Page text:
Phone skills for landlords

I recently had the opportunity to go apartment hunting for a good friend of mine who is moving in from out of town. The tables had turned, and I got to experience what its like to be on the tenant side of things.

I scoured the newspaper classifieds, printed out some pages from Craig’s list, and wrote down numbers from for-rent signs in the neighborhood. Monday morning, I started making calls.

And realized why the vacancy rate is so high — hardly anyone answered their phones!

I also reached a lot of unintelligible voicemail greetings, leaving me unsure of whether I had reached the right person. I left messages anyway.

Some people actually answered their phones, and some called back a few hours later, but there were also those who never called back (perhaps they had rented their apartments already?). Others called back a few days later, (when I had already found a place), and one didn’t call me back until the following Saturday (!)

From this experience, as well as my own landlording experience, here are some tips I can offer when trying to rent out your duplex or apartment:

Now, I realize that we all get a lot of annoying phone calls when our number is published in the newspaper, or on a big red lawn sign. But people, if you want to find renters, you’ve got to make yourselves accessible! Publish your cell phone number, and answer it as often as you can. If you’re in a meeting at work and can’t take the call, return the call as soon as possible. In order to find tenants, you have to allow them to find you.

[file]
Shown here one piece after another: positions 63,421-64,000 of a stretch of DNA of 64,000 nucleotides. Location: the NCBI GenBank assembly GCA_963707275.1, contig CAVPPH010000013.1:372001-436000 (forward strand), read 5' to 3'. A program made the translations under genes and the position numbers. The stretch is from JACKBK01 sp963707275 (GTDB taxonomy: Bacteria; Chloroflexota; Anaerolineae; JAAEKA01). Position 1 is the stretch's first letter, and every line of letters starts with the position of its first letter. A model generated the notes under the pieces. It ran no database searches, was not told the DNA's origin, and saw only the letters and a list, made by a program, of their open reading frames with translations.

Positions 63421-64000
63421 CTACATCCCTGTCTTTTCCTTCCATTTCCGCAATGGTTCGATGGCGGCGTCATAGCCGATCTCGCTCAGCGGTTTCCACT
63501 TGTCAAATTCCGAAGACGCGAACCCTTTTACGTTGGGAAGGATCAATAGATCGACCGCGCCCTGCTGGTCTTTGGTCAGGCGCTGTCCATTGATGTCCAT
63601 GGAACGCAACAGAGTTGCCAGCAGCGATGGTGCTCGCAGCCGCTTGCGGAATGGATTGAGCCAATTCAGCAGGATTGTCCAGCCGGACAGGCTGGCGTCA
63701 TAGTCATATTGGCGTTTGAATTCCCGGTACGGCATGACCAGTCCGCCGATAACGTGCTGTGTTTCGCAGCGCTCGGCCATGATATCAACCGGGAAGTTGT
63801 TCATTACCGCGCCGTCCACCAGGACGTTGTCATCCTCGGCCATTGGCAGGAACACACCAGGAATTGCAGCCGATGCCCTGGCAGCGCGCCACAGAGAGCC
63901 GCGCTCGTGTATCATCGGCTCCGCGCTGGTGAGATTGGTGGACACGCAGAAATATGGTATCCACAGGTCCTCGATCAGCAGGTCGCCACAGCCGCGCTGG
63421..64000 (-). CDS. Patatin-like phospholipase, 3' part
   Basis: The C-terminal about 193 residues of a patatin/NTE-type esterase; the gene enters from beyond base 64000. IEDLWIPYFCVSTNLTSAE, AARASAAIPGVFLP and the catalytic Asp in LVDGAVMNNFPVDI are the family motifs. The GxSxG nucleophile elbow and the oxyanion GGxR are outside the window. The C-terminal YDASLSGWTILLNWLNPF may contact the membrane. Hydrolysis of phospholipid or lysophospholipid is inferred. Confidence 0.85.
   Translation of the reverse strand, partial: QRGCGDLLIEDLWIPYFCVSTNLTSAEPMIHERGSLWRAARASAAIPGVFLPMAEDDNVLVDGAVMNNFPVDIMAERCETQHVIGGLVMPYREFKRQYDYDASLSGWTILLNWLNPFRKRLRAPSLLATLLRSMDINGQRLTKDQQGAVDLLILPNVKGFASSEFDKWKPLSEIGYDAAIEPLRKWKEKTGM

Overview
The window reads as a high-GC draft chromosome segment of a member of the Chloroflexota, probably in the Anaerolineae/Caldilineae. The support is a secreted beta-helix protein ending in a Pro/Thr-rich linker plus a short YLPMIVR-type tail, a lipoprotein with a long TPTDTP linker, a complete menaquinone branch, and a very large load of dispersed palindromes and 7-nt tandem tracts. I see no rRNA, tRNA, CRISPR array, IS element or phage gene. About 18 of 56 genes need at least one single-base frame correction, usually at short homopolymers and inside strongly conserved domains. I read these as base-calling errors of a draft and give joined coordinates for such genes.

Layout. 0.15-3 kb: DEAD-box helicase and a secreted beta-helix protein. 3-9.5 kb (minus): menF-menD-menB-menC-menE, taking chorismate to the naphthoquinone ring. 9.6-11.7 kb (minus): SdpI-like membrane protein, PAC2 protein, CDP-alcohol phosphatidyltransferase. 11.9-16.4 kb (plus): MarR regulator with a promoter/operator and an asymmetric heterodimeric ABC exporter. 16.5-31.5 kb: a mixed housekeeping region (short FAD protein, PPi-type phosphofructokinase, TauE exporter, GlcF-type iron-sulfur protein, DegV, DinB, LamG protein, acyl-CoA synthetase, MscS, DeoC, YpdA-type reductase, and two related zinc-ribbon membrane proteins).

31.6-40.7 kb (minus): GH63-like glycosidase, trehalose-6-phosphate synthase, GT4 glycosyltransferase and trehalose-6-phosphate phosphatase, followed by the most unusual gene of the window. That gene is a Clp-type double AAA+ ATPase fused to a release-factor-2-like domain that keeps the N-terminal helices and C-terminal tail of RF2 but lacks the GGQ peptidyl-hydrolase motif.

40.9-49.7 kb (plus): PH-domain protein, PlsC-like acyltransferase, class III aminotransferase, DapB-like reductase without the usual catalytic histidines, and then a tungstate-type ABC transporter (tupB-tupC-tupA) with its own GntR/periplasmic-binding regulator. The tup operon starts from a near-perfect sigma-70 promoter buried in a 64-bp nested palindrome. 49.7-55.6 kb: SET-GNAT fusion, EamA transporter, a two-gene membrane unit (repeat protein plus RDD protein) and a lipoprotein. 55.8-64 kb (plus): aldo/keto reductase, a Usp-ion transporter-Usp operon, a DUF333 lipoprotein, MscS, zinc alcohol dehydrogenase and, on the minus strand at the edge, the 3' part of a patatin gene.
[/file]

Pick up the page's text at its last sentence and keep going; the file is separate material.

Be sure that your voicemail message is friendly and coherent. When I’m looking for renters, I temporarily change the message so that it mentions the apartment, states what month it is available for, how many bedrooms, and what the asking rent is. Often, this is all the information that the caller needed and no message will be necessary. And, the people who leave messages have already partially pre-screened themselves, making my work easier.


If you have a maximum number of tenants for the unit, make sure they fit in under it. Ask if they have dogs or cats if you have a pet policy. Make sure that they’re looking for the month your apartment is available for, and go over any possible dealbreakers on the phone (there is no offstreet parking, for example). Sure, you’ll have fewer showings this way, but you’ll also waste less of everyone’s time–most importantly, yours.

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